Plastic shrinkage is one of the most common reasons for early cracks to form in concrete. Concrete remains in a plastic state before it fully hardens, at which point it is full of water. Moisture takes up space and makes the concrete a certain size. The natural curing process causes moisture loss, which in turn causes the concrete to decrease in size. This puts stress on the concrete slab and drags it across its granular subbase. Without free movement, this creates a good deal of stress, which can cause the slab to crack to relieve pressure. Shrinkage cracks are especially prominent in hot weather and may occur as soon as a few hours after the slab is poured and finished.
Many times, plastic shrinkage cracks are no bigger than a hairline crack and are hardly visible to the naked eye. Still, it may extend the entire thickness of the slab, which means it is deeper than the surface.
Factors that contribute to plastic shrinkage cracks include mixing the concrete with too much water. If more water is present in the mixture, it will have further to shrink as the water evaporates during the curing process. It is common to use wetter concrete simply because it is easier to place and finish, especially in hot weather. While it makes work easier for concrete mixer trucks, it’s not a good idea. While a few liters per cubic meter shouldn’t make any drastic difference, anything more can impact the mix, reducing the concrete’s overall strength and longevity.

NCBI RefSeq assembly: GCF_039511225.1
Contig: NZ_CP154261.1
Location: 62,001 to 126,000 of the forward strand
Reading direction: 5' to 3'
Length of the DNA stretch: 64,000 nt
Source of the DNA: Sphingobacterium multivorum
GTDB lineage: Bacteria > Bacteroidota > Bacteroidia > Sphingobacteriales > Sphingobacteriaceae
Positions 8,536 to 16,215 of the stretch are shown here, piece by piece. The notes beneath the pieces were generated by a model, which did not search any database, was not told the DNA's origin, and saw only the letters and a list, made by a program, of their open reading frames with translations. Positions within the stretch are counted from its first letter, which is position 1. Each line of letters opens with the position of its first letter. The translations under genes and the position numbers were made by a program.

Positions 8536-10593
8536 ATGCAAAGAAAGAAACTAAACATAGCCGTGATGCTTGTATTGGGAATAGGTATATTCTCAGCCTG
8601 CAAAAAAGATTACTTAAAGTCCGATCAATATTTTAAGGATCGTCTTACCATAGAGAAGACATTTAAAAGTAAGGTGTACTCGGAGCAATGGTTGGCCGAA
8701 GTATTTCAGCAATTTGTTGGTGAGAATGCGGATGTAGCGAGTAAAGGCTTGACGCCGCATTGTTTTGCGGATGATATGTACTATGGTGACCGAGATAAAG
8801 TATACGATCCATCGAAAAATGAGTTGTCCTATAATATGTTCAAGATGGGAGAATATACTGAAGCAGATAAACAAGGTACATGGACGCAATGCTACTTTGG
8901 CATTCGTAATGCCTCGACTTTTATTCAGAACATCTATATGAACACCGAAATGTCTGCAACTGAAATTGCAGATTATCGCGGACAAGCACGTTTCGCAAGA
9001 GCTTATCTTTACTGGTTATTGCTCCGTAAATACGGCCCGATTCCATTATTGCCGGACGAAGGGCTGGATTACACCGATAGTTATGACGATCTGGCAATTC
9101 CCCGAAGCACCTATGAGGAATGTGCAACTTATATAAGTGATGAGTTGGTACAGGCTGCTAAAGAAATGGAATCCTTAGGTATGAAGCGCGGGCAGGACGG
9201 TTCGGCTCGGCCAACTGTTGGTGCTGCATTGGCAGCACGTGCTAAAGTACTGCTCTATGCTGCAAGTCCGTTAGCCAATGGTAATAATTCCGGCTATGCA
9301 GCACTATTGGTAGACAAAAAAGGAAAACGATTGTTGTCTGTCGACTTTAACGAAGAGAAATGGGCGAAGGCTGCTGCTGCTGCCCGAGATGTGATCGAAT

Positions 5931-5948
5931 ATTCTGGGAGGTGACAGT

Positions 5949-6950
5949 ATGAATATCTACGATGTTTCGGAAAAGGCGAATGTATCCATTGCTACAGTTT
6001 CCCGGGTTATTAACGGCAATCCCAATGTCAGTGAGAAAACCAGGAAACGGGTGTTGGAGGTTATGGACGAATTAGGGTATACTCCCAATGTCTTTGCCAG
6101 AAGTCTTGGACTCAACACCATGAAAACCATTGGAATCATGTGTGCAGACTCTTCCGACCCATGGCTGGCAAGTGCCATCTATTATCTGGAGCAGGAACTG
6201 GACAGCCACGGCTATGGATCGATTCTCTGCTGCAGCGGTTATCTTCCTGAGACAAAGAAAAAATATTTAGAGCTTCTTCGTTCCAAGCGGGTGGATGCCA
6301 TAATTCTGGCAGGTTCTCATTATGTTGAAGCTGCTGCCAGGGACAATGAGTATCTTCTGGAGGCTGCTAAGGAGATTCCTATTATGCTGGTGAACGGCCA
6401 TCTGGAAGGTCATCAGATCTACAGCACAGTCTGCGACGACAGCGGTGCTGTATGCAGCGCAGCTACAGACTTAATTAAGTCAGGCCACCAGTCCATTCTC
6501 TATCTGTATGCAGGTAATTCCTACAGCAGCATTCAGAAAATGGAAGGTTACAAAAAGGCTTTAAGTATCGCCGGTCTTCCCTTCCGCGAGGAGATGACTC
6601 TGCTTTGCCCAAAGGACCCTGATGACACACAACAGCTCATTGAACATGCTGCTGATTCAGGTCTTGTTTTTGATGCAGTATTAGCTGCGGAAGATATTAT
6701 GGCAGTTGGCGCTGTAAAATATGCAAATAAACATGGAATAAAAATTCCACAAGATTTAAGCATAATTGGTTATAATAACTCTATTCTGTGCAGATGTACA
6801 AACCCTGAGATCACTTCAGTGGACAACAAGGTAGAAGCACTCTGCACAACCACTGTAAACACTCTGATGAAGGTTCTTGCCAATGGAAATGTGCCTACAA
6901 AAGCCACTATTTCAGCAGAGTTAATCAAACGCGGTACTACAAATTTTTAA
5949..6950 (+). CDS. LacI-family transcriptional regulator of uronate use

Where are Shrinkage Cracks Commonly Found?
While plastic shrinkage cracks can be found on any part of a slab or wall, they are most common at re-entrant corners. These are corners that point into a slab. For instance, if you pour concrete around a square column, there would be four re-entrant corners where shrinkage cracks are at a heightened risk of occurring. This is because the concrete cannot shrink around a corner, thus putting stress on the concrete and leading to cracks.
Using Control Joints to Prevent Plastic Shrinkage Cracks
Control joints are commonly used to fight back against random shrinkage cracks. By adding control joints to the slab, it allows concrete to increase and decrease in mass, giving more flexibility to each slab. Grooves are placed throughout concrete to create a weak spot in the slab that will crack instead of the concrete when the concrete shrinks.
Effective crack control joints should measure at least ¼ as deep as the slab measures in thickness. For a standard 100mm thick slab, the joints should be no smaller than 25mm deep. Additionally, a 150mm thick slab would need joints closer to 38mm deep. If the control joint lacks adequate depth, the concrete slab may crack instead of the joint.
Joints should be placed soon after concrete is poured to increase the chance of preventing plastic shrinkage cracks.
It is important to add crack control joints at all re-entrant corners and slab penetrations, places where cracks are more likely to form. They must be evenly spaced throughout the entire slab to provide the proper cushion and flexibility. For 100mm thick residential concrete, the slabs should be separated into equal square sections with no joint reaching more than 3 meters from the closest parallel joint. According to these guidelines, a 1.2-meter-wide footpath would be cross-jointed at 1.2m interludes.
When dealing with a driveway that measures less than a meter wide, it is usually considered safe to omit the center joint that moves up the length of the driveway and just rely on evenly spaced cross joints that move up the driveway width. If joints are not properly placed, the concrete will crack, essentially forming its own joints.
Well-poured Concrete Makes All the Difference
Well-mixed and poured concrete with properly spaced control joints makes for long lasting surfaces that are less likely to suffer from plastic shrinkage cracks. The experts at Turnbull Masonry install top-notch concrete surfaces you can count on in Toronto. Contact us today to learn more or to get a quote.